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Britain presents new Iraq charges

From David Ensor
CNN Washington Bureau

Blair said Iraq's weapons programs are funded by an estimated $3 billion it collects in violation of U.N. sanctions.
Blair said Iraq's weapons programs are funded by an estimated $3 billion it collects in violation of U.N. sanctions.

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CNN's David Ensor says the British dossier claims Iraq has some biological and chemical weapons ready for use (September 24)
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WASHINGTON (CNN) -- Mobile biological weapons laboratories and longer-range missiles are among the new allegations against Iraqi leader Saddam Hussein outlined in the British intelligence report released Tuesday.

The 50-page dossier that British Prime Minister Tony Blair presented to a special session of Britain's House of Commons said that Iraq had chemical and biological weapons and that they were "deployable within 45 minutes of an order to use them" by either Saddam Hussein, or his son Qusay.

It said Iraq is trying to increase the size of its chemical and biological arsenal.

"His WMD program is active, detailed and growing. The policy of containment is not working," Blair told the special session.

The report also said that Iraq has built mobile biological weapons laboratories that can be moved to evade United Nations weapons inspectors.

"This is a very interesting element of the British presentation," former inspector Charles Duelfer told CNN's American Morning Tuesday. "It was on the basis of that kind of information we had from defectors as far back as 1997 that we conducted some of our most controversial inspections."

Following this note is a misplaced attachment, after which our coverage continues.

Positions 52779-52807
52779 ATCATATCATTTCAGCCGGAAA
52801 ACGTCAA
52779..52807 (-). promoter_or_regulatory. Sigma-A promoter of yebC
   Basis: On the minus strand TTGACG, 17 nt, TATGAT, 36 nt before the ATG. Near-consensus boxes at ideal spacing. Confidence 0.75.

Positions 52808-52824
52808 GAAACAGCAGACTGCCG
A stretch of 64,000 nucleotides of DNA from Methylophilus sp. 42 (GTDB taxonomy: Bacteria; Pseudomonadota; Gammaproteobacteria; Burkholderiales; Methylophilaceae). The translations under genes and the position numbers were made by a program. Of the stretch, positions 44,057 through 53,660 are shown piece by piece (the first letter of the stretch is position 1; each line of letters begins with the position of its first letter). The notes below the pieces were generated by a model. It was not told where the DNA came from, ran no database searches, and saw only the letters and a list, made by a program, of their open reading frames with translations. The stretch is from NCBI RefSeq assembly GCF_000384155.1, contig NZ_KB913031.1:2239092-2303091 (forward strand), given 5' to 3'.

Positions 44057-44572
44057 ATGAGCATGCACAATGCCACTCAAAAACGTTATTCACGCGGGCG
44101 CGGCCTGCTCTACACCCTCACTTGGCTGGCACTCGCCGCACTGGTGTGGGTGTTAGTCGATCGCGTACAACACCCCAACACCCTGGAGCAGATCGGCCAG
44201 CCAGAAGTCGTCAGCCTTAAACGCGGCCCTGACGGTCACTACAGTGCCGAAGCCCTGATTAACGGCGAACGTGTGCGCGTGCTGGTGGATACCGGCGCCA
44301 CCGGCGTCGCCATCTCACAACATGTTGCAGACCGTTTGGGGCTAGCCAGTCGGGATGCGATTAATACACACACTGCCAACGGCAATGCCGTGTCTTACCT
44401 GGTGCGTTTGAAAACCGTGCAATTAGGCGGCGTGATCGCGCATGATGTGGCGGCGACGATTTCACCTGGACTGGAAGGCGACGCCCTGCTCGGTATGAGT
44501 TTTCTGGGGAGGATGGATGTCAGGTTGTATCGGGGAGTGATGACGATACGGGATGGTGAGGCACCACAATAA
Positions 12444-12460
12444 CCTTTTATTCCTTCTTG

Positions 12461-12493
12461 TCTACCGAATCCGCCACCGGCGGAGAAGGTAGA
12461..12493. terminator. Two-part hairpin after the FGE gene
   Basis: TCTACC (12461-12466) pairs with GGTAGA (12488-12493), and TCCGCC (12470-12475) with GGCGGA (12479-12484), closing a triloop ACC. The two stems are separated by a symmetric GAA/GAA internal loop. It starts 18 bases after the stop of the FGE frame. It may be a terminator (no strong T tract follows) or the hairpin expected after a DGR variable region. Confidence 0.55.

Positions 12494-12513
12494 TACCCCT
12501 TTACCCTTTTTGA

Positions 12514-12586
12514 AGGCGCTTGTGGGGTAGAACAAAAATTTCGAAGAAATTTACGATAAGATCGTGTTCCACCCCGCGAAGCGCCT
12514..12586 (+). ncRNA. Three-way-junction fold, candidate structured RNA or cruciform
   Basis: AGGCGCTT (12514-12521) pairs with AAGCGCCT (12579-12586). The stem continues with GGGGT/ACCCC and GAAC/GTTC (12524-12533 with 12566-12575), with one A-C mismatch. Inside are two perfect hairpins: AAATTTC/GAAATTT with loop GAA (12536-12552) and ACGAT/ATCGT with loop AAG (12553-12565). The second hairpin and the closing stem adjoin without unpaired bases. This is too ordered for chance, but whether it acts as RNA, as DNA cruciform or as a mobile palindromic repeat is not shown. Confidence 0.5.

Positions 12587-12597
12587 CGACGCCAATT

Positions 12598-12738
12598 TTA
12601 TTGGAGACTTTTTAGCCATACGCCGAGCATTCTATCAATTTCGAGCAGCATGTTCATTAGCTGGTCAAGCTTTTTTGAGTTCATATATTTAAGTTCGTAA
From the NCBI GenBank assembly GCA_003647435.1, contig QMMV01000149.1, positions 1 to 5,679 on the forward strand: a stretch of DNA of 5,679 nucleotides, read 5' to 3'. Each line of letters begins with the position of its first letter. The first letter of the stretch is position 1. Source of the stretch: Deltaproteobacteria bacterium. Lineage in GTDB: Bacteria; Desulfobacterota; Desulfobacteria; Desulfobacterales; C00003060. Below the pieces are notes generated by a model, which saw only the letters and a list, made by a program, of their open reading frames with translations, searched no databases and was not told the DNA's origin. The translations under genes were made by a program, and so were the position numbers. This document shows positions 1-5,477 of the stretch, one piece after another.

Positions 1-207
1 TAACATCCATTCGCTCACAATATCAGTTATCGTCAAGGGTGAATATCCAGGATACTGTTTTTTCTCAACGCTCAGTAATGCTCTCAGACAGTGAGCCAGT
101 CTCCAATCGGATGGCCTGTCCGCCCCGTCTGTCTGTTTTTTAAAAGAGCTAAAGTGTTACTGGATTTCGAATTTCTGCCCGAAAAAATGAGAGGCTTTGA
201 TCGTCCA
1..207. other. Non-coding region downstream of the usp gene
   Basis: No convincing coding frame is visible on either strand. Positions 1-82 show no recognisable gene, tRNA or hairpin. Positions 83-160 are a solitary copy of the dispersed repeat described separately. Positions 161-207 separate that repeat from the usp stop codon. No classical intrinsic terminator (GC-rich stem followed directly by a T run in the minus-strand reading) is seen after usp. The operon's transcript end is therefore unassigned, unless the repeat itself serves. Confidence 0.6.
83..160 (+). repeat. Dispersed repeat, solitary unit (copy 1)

The report also contains an aerial surveillance photograph that Britain claims supports U.S. and Israeli claims that Iraq is working secretly to expand the reach of its missiles beyond the 93 mile (150 km) limit set by the United Nations.

It said the photograph shows the Iraqis are building a new engine test stand.

"Such a facility would not be needed for systems that fall within the U.N. permitted range," the report said. "The Iraqis have recently taken measures to conceal activities at this site."

Britain said it would take longer for Iraq to build a nuclear weapon than the United States has predicted.

Vice President Dick Cheney has said that Iraq was "very close" and a White House document said that Saddam Hussein's scientists could make a bomb in two months if they could get the fissile material.

The British report said it would take at least five years for Iraq to produce an indigenous nuclear weapon, but one could be ready in one or two years if Iraq could get fissile material from outside the country.

Iraqi officials said Blair's presentation was "simply not true."

"His allegations are long, his evidence is short," Lt. Gen. Amir Sadi, an adviser to Saddam, said.

He promised U.N. weapons inspectors would have "unfettered access ... whatever they want to do," and called the prime minister's presentation "a hodgepodge of half-truths, lies and naive allegations."

Arab League Secretary-General Amr Moussa said Tuesday that U.N. inspectors need to investigate the British allegations and report their findings to the Security Council.

"I don't quarrel with what Blair has said to the House of Commons, but this has to be channeled through the inspectors. The inspectors will take it and see exactly what is going on in Iraq," he said.

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